How to avoid losing candidates to counter offers

By Brian Pho | October 4, 2022 | Employer Articles

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Counter-offers are one of the top recruitment challenges encountered by employers. The supply of skilled talent is pivoting while the market continues to grow. Counter-offers will consistently have their place in recruitment, but how do you lessen their potential effect on the business? 

We have several tips to help you avoid losing candidates to counter offers.

Sell the company culture

Don’t undervalue the positive corporate culture’s influence on your stature within the market. Concentrate on the company’s cultural strengths and ensure it is displayed to your potential candidates. Everything from optimistic leadership, fast job advancement, and honest communication to social activities and an adaptable work environment can make your organization a great workplace.

Employer branding is a crucial chance to boost your company culture. Release and share details of any charity work or sports events your company organizes, post photos of the office culture and motivate your workers to share their views of why they enjoy working at your company. Your company’s social media and employee profiles can be used to improve the company’s image.

You’ll also want to read and respond to online reviews on your company website, as your reputation online can significantly affect how potential candidates perceive you. 

Knowing a prospect’s reasons for quitting their position

Meeting with candidates who have not yet left their current role can present numerous challenges, one of which is finding what they’re looking for in a new job – and what they dislike about their current workplace. 

During the scoping and interviewing process, ask the candidates why they are looking for a new opportunity. It may be related to perks, as most top-performing candidates believe bonuses are essential when working with an employer. 

Whatever a candidate’s motivation for moving on from a role is, it’s your responsibility to ensure your job and enterprise are different. A candidate unhappy with their salary may very well accept a counter-offer of more compensation, but someone disillusioned with a company’s setup and policies may not have the same appeal.

Handling the counter-offer questions

As you head towards the last phase of the recruitment process, you may wish to ask the counter-offer straight to your top candidates. Discuss whether they believe if their existing organization would propose a counter-offer and how they would handle it if this does occur. Their answer should be telling as to whether or not they are keen to start a new role entirely or if they want to stay in their old organization.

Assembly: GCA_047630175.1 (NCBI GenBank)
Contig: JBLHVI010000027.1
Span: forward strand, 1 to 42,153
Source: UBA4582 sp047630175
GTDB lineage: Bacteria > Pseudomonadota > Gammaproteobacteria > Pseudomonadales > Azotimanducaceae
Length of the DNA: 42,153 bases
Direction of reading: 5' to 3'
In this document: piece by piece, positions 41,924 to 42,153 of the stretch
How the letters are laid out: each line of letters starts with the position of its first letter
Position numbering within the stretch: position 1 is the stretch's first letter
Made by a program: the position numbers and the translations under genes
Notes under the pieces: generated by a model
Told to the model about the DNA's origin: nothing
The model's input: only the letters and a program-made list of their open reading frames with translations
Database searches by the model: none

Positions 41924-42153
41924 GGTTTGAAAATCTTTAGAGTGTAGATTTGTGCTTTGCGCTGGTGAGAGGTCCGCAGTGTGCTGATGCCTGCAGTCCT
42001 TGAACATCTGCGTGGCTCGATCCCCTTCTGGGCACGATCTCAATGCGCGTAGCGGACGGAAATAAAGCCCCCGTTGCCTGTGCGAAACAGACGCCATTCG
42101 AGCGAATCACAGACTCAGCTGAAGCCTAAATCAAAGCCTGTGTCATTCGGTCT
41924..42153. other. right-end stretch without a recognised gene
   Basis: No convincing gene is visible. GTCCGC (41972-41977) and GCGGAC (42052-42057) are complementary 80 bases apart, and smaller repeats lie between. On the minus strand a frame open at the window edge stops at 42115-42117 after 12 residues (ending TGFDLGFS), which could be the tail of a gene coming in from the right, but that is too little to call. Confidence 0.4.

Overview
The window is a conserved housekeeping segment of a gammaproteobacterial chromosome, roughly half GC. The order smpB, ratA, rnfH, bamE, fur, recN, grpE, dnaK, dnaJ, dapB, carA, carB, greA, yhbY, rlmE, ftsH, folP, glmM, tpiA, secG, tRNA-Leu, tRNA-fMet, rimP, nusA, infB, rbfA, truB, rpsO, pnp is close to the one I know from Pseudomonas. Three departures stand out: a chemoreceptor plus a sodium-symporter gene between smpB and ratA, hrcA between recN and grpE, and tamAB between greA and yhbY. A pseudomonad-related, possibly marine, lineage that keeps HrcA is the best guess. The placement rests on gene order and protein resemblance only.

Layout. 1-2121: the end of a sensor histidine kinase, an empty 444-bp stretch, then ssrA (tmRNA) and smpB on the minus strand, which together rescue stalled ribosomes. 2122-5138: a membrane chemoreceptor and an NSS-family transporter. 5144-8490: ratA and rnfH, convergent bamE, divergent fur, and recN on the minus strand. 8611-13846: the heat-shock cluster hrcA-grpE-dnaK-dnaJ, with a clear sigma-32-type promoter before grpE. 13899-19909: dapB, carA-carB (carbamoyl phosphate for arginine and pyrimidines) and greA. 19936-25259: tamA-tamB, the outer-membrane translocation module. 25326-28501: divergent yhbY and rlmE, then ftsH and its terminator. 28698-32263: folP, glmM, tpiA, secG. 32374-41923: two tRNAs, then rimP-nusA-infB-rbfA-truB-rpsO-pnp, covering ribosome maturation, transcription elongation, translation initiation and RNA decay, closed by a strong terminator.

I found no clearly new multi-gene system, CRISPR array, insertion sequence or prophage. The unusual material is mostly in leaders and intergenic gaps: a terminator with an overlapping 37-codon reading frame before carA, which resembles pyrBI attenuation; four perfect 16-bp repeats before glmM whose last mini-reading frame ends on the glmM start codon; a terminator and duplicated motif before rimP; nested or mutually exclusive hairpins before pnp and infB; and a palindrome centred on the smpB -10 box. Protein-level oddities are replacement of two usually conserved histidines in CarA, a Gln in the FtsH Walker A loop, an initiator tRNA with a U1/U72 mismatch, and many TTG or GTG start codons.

While a good salesperson will be fast on their feet and eager to convince you of their choices, watch out for a hint of suspicion or conflict when you present the counter-offer question. This discussion should be saved until you’re assured you’d like to propose the candidate for the position.

Propose a reasonable salary and compensation

To maintain a prospect’s interest, you must offer them an appealing salary package. 

Do market research to find a reasonable base salary, especially compared to other companies in your industry and region. Be precise while offering the package; if a candidate’s initial offering is deemed too low and you backtrack to deliver more, you risk upsetting them and failing their trust.

One way to further engage your new employees is by inviting them out with the team or spending time in the office before their official start date. This will help incorporate them into your company culture and hopefully inspire them to feel committed to the company.

Recruiting the right employees can be challenging at the best of times, especially when they make counter offers. A specialist recruitment consultancy can help you to close the deal and avoid losing candidates to counter offers.

Contact us here to talk about how we can work together.

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